News  ·  12 | 08 | 2021

Interview with Leonor Silveira

Jury Member | Concorso internazionale

© Locarno Film Festival / Ti-Press / Alessandro Crinari

Leonor Silveira, you are one of the most important faces of Portuguese auteur cinema. In addition to your very long collaboration with the master Manoel de Oliveira, you have also worked with Joao Botelho, Joaquim Pinto, and Vicente Jorge Silvia. How important has the Locarno Festival been for Portuguese auteur cinema?

The Locarno Film Festival has always had a strong relationship with Portuguese cinema, going all the way back to Paulo Rocha and Manoel. It’s always a compliment and an honor for us to be selected in Locarno, be it for the film side or for the industry side, with all its activities for young producers and directors. 

The collaboration with De Oliveira has unfolded over a long series of films, starting with his debut in 1988 with Os Canibais. How did your collaboration with such a master change  if at all  over time?

He discovered me, I never went to an acting school, so I learned everything from him, and through the years, after some difficult movies, we became huge friends. An intense friendship. We understood each other just by looking at each other. I had this privilege in my life, it goes beyond all the wishes that a young girl could imagine.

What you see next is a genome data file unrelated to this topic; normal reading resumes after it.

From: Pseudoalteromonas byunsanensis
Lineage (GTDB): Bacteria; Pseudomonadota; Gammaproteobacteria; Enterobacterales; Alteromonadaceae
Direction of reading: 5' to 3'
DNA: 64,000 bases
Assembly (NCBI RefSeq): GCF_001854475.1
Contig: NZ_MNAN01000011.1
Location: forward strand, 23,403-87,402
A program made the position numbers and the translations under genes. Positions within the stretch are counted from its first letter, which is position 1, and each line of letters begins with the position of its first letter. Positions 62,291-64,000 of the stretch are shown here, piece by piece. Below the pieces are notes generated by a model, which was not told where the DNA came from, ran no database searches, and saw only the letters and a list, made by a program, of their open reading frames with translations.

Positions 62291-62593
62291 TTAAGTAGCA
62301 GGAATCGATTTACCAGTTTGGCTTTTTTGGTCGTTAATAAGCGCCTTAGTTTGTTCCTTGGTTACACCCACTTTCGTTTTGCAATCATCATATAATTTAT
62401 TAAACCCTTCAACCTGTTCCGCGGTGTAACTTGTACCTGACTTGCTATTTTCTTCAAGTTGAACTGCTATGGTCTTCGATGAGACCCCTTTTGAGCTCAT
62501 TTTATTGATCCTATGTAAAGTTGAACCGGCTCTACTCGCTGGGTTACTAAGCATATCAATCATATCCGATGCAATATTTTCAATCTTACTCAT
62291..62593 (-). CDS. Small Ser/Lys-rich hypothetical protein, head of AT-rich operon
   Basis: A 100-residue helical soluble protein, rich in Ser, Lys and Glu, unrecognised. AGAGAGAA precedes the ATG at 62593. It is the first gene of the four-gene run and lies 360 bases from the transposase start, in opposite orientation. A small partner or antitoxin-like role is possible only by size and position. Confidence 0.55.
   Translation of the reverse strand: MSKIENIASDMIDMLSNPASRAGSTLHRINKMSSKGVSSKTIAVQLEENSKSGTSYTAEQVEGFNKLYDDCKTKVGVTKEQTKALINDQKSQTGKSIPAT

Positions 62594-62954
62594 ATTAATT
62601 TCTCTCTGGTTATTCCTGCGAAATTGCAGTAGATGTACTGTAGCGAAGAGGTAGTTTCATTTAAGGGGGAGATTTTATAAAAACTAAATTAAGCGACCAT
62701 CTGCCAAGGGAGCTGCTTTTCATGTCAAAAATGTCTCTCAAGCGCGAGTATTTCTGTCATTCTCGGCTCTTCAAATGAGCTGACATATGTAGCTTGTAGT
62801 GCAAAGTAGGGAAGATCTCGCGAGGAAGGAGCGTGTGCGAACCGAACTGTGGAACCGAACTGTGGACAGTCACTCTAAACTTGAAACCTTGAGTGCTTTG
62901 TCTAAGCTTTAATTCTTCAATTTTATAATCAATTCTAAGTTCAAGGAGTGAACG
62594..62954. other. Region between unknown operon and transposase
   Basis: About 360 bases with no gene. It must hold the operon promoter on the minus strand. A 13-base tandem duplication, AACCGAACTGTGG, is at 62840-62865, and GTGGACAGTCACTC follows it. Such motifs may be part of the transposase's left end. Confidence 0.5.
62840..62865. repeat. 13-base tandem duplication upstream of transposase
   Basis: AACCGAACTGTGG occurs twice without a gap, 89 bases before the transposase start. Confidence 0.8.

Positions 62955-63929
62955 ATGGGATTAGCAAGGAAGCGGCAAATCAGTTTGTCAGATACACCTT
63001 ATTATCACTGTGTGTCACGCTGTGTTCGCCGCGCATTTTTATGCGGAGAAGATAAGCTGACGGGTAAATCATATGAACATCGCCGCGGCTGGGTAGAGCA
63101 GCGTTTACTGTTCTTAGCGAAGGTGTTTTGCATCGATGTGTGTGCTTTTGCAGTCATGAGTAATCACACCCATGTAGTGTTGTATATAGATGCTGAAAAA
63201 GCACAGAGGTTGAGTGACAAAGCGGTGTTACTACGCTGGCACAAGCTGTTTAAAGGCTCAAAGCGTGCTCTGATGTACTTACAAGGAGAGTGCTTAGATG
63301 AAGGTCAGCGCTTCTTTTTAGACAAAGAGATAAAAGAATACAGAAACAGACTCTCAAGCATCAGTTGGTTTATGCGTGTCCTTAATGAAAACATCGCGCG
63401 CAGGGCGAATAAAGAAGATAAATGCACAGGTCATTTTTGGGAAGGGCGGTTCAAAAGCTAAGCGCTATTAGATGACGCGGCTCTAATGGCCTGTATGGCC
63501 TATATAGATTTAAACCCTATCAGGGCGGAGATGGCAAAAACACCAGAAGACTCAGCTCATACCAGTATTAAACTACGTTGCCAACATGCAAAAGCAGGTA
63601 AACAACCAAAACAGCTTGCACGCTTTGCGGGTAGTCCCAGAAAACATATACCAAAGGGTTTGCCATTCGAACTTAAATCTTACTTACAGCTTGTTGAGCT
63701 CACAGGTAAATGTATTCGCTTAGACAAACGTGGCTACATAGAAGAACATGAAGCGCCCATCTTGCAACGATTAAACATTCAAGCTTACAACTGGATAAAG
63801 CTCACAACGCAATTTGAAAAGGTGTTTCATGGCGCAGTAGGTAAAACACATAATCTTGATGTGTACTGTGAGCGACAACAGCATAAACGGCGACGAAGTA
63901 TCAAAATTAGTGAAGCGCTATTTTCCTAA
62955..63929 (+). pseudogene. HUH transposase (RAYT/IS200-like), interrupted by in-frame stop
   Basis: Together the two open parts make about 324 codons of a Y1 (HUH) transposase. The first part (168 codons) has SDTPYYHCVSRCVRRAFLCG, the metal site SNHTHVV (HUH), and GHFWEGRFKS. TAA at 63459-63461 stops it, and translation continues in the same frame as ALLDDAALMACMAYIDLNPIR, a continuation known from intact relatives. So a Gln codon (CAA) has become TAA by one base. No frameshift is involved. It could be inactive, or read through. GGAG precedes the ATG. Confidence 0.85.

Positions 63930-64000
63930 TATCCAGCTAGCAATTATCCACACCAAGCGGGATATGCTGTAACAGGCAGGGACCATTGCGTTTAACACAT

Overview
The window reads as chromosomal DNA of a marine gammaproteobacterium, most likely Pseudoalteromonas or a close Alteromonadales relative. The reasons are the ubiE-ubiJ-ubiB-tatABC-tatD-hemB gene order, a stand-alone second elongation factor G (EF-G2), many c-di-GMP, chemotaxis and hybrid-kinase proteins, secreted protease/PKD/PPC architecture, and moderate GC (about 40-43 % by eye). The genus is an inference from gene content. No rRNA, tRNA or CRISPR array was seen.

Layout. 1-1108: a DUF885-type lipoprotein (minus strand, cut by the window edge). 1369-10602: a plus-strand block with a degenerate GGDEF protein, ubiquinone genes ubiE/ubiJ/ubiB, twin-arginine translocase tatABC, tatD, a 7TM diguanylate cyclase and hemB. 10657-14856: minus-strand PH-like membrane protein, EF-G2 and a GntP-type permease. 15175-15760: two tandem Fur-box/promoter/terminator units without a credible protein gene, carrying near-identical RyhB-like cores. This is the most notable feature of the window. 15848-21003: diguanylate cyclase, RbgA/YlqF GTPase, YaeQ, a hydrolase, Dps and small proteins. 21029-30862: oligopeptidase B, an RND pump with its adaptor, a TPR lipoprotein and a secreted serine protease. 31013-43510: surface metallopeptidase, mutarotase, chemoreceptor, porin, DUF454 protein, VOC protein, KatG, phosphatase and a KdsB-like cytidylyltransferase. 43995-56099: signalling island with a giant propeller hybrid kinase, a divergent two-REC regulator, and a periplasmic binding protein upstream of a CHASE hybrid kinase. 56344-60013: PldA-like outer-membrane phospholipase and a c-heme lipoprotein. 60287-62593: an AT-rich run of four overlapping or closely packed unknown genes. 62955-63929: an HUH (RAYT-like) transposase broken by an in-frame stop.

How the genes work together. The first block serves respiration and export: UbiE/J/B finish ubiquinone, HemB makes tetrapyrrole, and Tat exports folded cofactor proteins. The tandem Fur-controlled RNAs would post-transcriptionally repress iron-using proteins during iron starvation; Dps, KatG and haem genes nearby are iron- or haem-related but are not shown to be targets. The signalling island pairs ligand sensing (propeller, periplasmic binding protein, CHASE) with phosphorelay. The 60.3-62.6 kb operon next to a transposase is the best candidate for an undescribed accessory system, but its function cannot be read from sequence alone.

How do you judge the panorama of contemporary auteur cinema? In your opinion, is there more or less creative freedom today than in the recent past?

I think creativity is always alive, there is the same creativity today as in the past. Of course, today it’s much easier to shoot technically, but human beings are the same, still have a voice and a message to give, and are as creative as the old masters. Creativity has always come from the soul.

You are a juror at this year's Locarno Film Festival. In your opinion, what are the criteria that a film should renounce if it wants to win an award?

The question is not fighting for the awards, the question is fighting for the life of the movies, for them to have un bon chemin, to be seen, sold, and understood.

You have always held important positions at ICAM, Instituto do Cinema e Audiovisual. How fundamental is the work of institutions of this type to make films more and more visible that would otherwise struggle to enter the distribution circuits?

Unfortunately, it is very difficult for independent cinema to enter the distribution circuits today. Venues for auteur cinema are becoming rarer and distribution increasingly difficult. The efforts, the initiatives of the cinema funded to support the distribution of independent cinema must go on.

Interview by Lorenzo Buccella

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